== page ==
Kids' Bodies Aren't Toxic Waste Dumps
Why did Obama win? According to today's lead editorial in The New York Times, it's because "he saw what is wrong with this country: the utter failure of government to protect its citizens."
Nowhere is that more clear than in the Bush Administration's shameful record on toxic chemicals. For the last 8 years—as government, academic and public-interest researchers documented the alarming buildup of industrial pollutants in the bodies of Americans, including babies still in the womb—the EPA and the FDA have been asleep at the switch.
These agencies, charged with protecting public health, have instead allowed the chemical industry and its allies to continue to reap obscene profits from products that cause cancer, reproductive harm and nerve damage. They've let polluters off the hook from cleaning up their messes. Worst of all, they've eroded citizens' faith in the scientific process by allowing paid industry consultants to sit on panels charged with reviewing chemical safety and twist the conclusions to their employers' liking.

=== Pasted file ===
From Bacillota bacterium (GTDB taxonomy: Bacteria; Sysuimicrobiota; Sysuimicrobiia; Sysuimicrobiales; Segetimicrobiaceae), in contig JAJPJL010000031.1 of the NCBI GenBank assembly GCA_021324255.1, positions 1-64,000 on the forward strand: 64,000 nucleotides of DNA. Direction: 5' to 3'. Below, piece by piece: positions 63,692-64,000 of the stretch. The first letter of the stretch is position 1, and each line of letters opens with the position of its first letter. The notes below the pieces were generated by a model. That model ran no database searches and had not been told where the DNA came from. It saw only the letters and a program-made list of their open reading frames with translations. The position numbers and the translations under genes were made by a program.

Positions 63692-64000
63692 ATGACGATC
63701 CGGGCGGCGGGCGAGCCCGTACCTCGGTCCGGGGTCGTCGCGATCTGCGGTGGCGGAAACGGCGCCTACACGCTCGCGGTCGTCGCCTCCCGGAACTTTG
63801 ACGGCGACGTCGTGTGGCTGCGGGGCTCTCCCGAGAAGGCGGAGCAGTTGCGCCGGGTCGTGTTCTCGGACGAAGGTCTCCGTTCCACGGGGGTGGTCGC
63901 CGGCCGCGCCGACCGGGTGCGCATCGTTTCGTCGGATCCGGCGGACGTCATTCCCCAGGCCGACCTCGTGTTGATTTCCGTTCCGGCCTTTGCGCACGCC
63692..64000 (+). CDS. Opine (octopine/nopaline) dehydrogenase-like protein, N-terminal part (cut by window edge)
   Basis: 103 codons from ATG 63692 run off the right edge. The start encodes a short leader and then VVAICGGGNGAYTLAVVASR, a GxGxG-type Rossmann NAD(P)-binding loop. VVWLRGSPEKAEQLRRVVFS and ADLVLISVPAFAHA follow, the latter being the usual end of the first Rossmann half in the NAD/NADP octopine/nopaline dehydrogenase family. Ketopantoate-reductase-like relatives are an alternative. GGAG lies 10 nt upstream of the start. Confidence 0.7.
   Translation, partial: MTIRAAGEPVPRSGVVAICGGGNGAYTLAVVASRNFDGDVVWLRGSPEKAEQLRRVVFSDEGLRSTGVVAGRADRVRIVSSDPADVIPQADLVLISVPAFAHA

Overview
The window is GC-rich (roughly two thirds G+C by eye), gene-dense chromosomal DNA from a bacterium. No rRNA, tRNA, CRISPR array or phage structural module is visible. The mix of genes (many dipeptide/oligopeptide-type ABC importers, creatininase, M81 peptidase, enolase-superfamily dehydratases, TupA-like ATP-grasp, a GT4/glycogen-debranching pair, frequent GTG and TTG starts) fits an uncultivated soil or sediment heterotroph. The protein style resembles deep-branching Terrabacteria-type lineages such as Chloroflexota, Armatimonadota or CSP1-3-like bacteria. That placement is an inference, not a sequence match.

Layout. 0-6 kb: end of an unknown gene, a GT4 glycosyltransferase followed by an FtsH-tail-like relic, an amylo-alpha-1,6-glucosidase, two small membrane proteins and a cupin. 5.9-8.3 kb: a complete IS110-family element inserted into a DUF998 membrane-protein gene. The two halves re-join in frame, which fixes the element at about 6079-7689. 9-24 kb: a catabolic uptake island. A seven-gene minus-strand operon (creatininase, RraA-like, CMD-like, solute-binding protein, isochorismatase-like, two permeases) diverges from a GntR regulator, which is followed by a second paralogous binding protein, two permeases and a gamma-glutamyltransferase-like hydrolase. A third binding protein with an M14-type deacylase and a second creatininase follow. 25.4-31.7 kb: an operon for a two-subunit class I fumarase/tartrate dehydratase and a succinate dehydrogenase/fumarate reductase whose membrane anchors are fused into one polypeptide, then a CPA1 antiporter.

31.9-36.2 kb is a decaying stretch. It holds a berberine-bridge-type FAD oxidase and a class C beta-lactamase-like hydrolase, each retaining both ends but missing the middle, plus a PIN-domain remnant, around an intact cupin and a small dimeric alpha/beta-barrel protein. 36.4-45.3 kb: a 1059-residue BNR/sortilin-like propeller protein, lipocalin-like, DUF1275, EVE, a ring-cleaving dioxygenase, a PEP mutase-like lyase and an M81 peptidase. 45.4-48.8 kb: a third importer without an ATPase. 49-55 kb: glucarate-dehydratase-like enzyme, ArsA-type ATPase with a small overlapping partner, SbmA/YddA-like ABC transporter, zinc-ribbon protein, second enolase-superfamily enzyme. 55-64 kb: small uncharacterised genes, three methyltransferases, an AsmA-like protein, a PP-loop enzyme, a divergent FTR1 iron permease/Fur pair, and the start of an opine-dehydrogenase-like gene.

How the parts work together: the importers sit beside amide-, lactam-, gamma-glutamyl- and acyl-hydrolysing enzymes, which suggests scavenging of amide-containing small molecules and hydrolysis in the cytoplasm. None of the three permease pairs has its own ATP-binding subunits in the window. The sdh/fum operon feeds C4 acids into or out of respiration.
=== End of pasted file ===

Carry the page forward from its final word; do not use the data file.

Obama says his environmental priorities are the development of clean energy and fighting global warming, and I won't argue with that. But just as urgent is action to stop the contamination of our air, water, food, consumer products, and our bodies themselves with industrial compounds. Of the tens of thousands of chemicals in use today, only a handful have been reviewed for safety, and most new chemicals are rubber-stamped with minimal review. In the U.S. today, chemicals are innocent until proven guilty—a good approach to criminal justice, but not to public health.
The new administration and the new Congress can change that. The Kid-Safe Chemicals Act would require that chemicals be proven safe for infants, children and other vulnerable groups before they're allowed on the market. Earthjustice is one of a growing number of environmental, health, religious and other groups supporting the bill, because we believe our bodies shouldn't be treated like toxic dumps.